Tips for Good Manners
Posted by Liz Taylor May 09, 2012
I recently taught a children’s etiquette class to an energetic group of elementary school students who were excited to learn. After the class, I had a number of parents request a list of pointers they could keep on hand as a guide for manners. Good manners are essential for every child’s self confidence and success in life. Here are my top tips:
1.) Magic Words. When asking for something, say “Please”; when receiving something, say “Thank you.” If you bump into someone, apologize and say, “Excuse me”.
2.) Teasing hurts. What may seem humorous to you might embarrass the other person. Always remember your mom’s slogan: “If you don’t have something nice to say, don’t say anything at all.” Keep negative opinions to yourself to avoid upsetting others. Also, watch your language because bad words will not impress anyone.
3.) Losing a Game. We can’t win every game, so when you lose, thank the opponent, shake hands and say, “Well done”.
4.) Respect Privacy. Knock on a door before entering and refrain from reading your sister’s diary.
5.) Thank You Letter. After a birthday party or holiday where you’ve received a gift, write a thank you letter to show your appreciation.
6.) Being a Guest. Don’t visit unless invited and be appreciative of the opportunity to be in someone else’s home. Remember to thank your friend’s parents for having you over and tell them you had a nice time.
7.) Respect Adults. When meeting someone for the first time, look the person in the eye, shake hands and smile. Refer to adults as “Mr.” or “Mrs.” until they tell you to call them by their first name. If you are on a bus or train, give up your seat for an older person, handicapped person or pregnant woman. Opening doors for others is also very kind.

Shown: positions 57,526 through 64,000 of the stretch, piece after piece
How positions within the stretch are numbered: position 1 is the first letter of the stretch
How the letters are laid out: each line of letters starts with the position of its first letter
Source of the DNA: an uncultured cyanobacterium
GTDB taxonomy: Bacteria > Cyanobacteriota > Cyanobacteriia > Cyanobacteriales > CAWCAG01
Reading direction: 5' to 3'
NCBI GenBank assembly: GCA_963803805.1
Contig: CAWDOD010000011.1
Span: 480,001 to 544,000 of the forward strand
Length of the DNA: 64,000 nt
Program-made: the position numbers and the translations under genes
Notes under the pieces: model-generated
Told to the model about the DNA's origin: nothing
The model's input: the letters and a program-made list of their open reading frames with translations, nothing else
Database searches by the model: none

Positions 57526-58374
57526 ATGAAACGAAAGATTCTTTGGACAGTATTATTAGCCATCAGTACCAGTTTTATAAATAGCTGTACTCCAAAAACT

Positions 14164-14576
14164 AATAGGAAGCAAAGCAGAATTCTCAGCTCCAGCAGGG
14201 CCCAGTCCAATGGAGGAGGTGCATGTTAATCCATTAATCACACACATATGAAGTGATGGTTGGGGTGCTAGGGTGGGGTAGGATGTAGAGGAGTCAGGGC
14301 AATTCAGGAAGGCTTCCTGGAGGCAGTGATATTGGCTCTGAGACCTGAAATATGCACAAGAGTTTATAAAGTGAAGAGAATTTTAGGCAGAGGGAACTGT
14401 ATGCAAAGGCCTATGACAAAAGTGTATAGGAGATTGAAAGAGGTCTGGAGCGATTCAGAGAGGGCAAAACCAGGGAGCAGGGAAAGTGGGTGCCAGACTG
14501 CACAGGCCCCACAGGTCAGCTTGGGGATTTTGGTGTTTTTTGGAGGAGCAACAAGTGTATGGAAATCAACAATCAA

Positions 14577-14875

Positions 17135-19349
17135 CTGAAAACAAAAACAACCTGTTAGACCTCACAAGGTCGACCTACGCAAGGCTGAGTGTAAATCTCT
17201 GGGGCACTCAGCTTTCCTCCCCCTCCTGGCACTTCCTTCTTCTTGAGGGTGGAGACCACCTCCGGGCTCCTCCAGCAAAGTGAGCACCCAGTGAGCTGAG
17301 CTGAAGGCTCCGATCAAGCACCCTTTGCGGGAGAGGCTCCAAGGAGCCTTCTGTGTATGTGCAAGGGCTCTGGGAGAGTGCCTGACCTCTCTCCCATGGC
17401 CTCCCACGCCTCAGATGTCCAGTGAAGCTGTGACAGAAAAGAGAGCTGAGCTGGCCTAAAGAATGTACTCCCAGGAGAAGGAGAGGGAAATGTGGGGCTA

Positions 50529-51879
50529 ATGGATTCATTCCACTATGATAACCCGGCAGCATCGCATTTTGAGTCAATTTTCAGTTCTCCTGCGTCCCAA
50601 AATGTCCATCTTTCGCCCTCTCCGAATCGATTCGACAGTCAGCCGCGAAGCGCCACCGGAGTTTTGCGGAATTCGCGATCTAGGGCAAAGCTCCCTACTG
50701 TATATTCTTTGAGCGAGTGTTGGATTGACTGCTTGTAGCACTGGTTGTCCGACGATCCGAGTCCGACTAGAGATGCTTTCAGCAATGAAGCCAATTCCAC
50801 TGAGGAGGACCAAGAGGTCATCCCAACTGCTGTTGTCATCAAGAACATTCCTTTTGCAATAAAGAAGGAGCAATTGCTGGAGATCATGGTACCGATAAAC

8.) Cell Phones. If you own a phone, please know that adults get frustrated over the rude use of cell phone behavior. Turn off your cell phone and watch the texting when you are questioning whether the person you are with might be offended.
9.) General Manners. Eat with your mouth closed and don’t pick food out of your teeth in public. Keep your elbows off the table while you are eating and if you must sneeze or cough, cover your mouth.
Adults, try to set the best example possible. For example, if you are sending a thank you letter to someone, do it in front of your children and explain why you are doing it. When you are eating at the table, explain why you eat a certain way and always speak out loud so the kids will pick up on your behavior. As always, please feel free to send over any questions you might have.
“How refreshing and timely. From the texting generation to the baby boomers—the art of etiquette is sadly disappearing. Whether you just need a touch-up or a full immersion, Liz, is the person to teach you the skills to appear confident, elegant and professional in any business situation. Her energetic and engaging style will make this one of the most enjoyable seminars you have ever taken! Liz is awesome!”
—Chuck Bokar, Principal, Design Resource Center
“Absolutely superb! Liz has an amazing knack for presenting her concepts in a thought-provoking and clear style. Her ideas and suggestions would enhance anyone's ability to bridge the gap between business and etiquette. She clearly has a deep understanding of not only the topic, but the thought processes that go into creating better interpersonal relationships out of socially awkward situations. I highly recommend her and her coursework...she will help your business!”
—Brad Guck, District Manager, Administaff
“Liz, Thank you so much for coming to Indianapolis to help us grow our skills as professionals and as people. Your presentation helped us address issues with grace, candor, sensitivity – as well as fun! You were fabulous!”
—Betsy Hamlett, Director of Sales for Kenra, Ltd.